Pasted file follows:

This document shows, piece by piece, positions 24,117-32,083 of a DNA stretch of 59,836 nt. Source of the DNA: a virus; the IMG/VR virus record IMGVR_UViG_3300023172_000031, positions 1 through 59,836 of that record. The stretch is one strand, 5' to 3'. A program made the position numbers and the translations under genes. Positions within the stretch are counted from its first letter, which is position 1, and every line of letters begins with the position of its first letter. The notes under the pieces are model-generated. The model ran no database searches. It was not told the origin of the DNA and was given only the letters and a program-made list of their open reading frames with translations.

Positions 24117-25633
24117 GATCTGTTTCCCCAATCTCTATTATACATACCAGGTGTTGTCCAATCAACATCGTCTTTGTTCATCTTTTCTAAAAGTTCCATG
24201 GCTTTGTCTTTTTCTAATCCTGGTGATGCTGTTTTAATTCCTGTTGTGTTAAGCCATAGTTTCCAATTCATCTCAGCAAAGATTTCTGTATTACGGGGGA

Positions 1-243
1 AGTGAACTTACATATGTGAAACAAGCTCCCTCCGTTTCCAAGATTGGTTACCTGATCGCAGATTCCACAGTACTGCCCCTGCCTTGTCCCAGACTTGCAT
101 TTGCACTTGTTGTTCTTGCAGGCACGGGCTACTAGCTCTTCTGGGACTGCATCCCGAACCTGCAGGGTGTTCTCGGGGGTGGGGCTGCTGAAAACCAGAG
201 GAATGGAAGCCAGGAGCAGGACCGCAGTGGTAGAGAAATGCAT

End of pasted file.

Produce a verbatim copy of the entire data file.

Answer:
This document shows, piece by piece, positions 24,117-32,083 of a DNA stretch of 59,836 nt. Source of the DNA: a virus; the IMG/VR virus record IMGVR_UViG_3300023172_000031, positions 1 through 59,836 of that record. The stretch is one strand, 5' to 3'. A program made the position numbers and the translations under genes. Positions within the stretch are counted from its first letter, which is position 1, and every line of letters begins with the position of its first letter. The notes under the pieces are model-generated. The model ran no database searches. It was not told the origin of the DNA and was given only the letters and a program-made list of their open reading frames with translations.

Positions 24117-25633
24117 GATCTGTTTCCCCAATCTCTATTATACATACCAGGTGTTGTCCAATCAACATCGTCTTTGTTCATCTTTTCTAAAAGTTCCATG
24201 GCTTTGTCTTTTTCTAATCCTGGTGATGCTGTTTTAATTCCTGTTGTGTTAAGCCATAGTTTCCAATTCATCTCAGCAAAGATTTCTGTATTACGGGGGA

Positions 1-243
1 AGTGAACTTACATATGTGAAACAAGCTCCCTCCGTTTCCAAGATTGGTTACCTGATCGCAGATTCCACAGTACTGCCCCTGCCTTGTCCCAGACTTGCAT
101 TTGCACTTGTTGTTCTTGCAGGCACGGGCTACTAGCTCTTCTGGGACTGCATCCCGAACCTGCAGGGTGTTCTCGGGGGTGGGGCTGCTGAAAACCAGAG
201 GAATGGAAGCCAGGAGCAGGACCGCAGTGGTAGAGAAATGCAT